Howard the Duck is back! And his new series is actually really good!

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Howard the Duck. Unfortunately, when most people hear the name, they immediately think of the pretty awful movie from the 80's. But before that, Howard the Duck was a real funny comic from Marvel by Steve Gerber and Val Mayerik. Marvel has tried to bring the character back a few times over the years, including having him as a regular in Generation X for a short period of time, but he just never seemed to go much higher than cult favorite.

Last year, Howard the Duck had a brief cameo appearance in the credits of Guardians of the Galaxy. Since Guardians was such a huge hit, Marvel has seemed determine to flood the market with Guardians-related series. Just last week, they announced that Groot is getting his own book soon too. So, I'm not surprised that they decided to give Howard the Duck another try. What did surprise me though, was that this issue was great!

Howard the Duck (2015) #1

Written by: Chip Zdarsky
Art by: Joe Quinones
Cover by: Joe Quinones
Colored by: Rico Renzi
Lettered by: VC's Travis Lanham

Published by: Marvel
Cover Price: $3.99

This is a review of the digital version which can be found at Comixology

Warning! This review contains quite a few spoilers!

In this series, Howard is working as a private investigator. The issue starts with Howard in jail where he meets a girl named Tara Tam. Neither of them have any kind of public records before the last few months. Howard because he was brought here through the Nexus of All Realities. Tara claims that her parents kept her off the grid, and she only moved to New York because she wanted to have more adventure in her life. The police do let them both go a little too easily, but it does provide a quick way to introduce us to the characters.

Later, Howard is hired to find an artifact stolen by Black Cat, which brings him into contact with Spider-Man. Spider-Man refuses to help him (because of his own issues with Black Cat in recent months. She's basically set herself up as a mini-Kingpin, and she has a real hate for Spider-Man because of the actions of Superior Spider-Man. Howard is looking for another lead to find Black Cat and stumbles into Tara once more who's able to help him. Howard ends up hiring her as his unpaid assistant. They find the artifact, and as they try to escape, they are attacked by an agent working for the Collector. After a confrontation involving the agent, Black Cat, and Spider-Man, Howard is zapped by the agent and ends up transported to the Collector's ship. There he meets Rocket Raccoon, who is planning an escape.

One thing that immediately caught my attention about this book is that it used current Marvel continuity so well. She-Hulk and Spider-Man both make appearances, and those appearances are tied tightly into their series. Howard's Private Eye office is in the same building as She-Hulk's new law firm, and many of her supporting cast show up for cameos. They show quick glimpses at Parker Industries, and talk a lot about what Black Cat has changed into over the last few months. These were nice touchs that helped keep the series grounded.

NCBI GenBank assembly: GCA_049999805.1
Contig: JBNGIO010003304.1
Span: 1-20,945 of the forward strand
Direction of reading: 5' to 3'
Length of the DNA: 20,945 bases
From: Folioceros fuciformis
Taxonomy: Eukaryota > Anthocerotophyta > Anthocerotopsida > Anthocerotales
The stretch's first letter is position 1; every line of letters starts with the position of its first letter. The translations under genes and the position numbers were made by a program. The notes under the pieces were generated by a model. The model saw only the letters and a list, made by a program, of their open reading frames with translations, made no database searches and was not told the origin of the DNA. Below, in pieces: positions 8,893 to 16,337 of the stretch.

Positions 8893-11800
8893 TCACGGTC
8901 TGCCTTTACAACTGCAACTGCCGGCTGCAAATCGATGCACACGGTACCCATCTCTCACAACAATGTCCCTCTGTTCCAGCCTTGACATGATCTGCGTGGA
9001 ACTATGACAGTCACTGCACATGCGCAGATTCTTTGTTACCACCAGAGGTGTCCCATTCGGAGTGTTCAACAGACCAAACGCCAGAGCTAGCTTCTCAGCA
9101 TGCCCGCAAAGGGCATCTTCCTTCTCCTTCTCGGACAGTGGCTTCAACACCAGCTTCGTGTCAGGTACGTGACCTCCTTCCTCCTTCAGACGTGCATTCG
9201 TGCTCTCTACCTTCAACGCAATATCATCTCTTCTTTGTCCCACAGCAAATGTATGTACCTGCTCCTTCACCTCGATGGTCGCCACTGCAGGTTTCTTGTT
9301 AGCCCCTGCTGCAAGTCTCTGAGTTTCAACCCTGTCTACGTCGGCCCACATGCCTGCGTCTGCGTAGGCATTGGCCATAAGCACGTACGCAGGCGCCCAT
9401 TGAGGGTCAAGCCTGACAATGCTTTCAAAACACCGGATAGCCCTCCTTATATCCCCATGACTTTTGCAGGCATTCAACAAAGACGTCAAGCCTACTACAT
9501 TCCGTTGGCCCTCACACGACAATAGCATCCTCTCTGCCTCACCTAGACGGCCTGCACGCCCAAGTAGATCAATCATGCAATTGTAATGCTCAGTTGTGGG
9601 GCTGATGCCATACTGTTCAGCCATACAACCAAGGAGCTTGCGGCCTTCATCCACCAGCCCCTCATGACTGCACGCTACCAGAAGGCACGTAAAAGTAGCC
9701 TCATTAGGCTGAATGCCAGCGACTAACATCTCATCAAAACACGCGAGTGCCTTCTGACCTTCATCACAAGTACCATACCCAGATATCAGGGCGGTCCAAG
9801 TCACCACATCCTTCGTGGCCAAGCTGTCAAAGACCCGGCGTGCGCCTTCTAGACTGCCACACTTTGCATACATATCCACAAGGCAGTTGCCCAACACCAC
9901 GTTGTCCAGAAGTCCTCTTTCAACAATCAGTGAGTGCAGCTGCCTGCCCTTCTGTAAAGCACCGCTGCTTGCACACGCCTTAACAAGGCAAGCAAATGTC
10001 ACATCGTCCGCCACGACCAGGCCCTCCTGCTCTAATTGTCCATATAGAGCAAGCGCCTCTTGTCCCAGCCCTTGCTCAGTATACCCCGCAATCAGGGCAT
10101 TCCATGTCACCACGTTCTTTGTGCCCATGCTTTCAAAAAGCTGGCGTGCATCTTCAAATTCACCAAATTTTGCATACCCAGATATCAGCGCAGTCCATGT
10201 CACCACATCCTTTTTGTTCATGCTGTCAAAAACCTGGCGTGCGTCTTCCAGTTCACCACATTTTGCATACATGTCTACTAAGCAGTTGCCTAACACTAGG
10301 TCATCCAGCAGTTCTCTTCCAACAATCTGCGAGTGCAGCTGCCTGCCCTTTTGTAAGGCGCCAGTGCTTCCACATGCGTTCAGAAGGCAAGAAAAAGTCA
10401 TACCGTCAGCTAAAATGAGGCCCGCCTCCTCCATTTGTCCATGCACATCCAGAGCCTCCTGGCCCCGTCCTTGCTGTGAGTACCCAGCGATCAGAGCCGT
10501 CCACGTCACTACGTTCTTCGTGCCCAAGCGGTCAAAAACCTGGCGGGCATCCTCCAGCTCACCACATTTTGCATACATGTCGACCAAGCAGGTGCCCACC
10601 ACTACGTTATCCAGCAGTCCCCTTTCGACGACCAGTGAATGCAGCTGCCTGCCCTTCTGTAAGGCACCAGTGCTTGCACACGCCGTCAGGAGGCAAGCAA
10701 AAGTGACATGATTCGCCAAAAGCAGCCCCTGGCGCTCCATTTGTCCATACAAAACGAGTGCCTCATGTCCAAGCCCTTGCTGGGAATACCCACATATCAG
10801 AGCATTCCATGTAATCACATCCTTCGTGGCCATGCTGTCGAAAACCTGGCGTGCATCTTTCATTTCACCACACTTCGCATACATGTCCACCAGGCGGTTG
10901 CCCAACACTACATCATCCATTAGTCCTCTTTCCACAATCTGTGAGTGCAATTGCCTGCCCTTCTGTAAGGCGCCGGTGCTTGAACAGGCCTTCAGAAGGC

The humor on this book pretty much landed every time. For me, writing humor well is hard, but Chip Zdarsky did a great job. From Howard fighting with his cellmates on Earth to him introducing a client to his assistant (who is basically a stack of papers with a mop for a head), I laughed quite a few times while reading this issue. I also loved the training montage with Howard getting Tara ready to be his assistant. But the funniest part might have been Howards' overly complicated plan to sneak into Black Cat's office disguised as pizza delievery men. It was just such a quirky scene that made the issue really start out.

Beyond being funny, this was just a real well written comic. Howard isn't particularly deep or complicated character, but I immediately got what he was all about. And Zdarsky also got She-Hulk, Black Cat, and Spider-Man perfect...though I did think Spider-Man collapsing after he thought Howard was killed might have been a little much. The Rocket Raccoon appearance in the end is probably a little gratiutious. But, I do think a Howard the Duck and Rocket team-up is a long time coming, so I am excited to see it anyway.

In my review of Bill and Ted a few weeks ago, I had commented that I hate when the cover art is vastly different from the interiors. And that happened again here, which is even stranger because it's the same artist. For the most part, I did think the cartoony art style worked well, but there were a few places where some things could have used a little more detail. A lot of the art is real good, but it's not always consistent throughout the issue.

My only real concern about this issue is that I hope it doesn't stay in space too long. The mysteries about who Tara is and what her intentions are were one of my favorite things about this issue. Jumping to space takes away from that. Like I said when I started this review, we already have too many space based Guardians of the Galaxy related comics. I would prefer this one be more grounded.

But, either way, this was a great first issue. Funny, well written, and the art was solid for the most part. Marvel needs more unique titles like this! Definitely worth checking out!


Title: Howard the Duck (2015) #1
Written By: Chip Zdarsky
Art By: Joe Quinones
Company: Marvel
Price: $3.99
Pros:
  • The humor is perfect
  • Fits real well in Marvel continuity
  • Art is mostly good
Cons:
  • Rocket cameo is a little gratuitous
  • Art was inconsistent at times.
Is it worth your $3.99? Definitely!  Rare to find a funny comic where pretty much every single joke lands perfectly.  Art could stand to be a little tighter, but still one of the best first issues I've read in a while.
Grade: 
4.5 / 5.0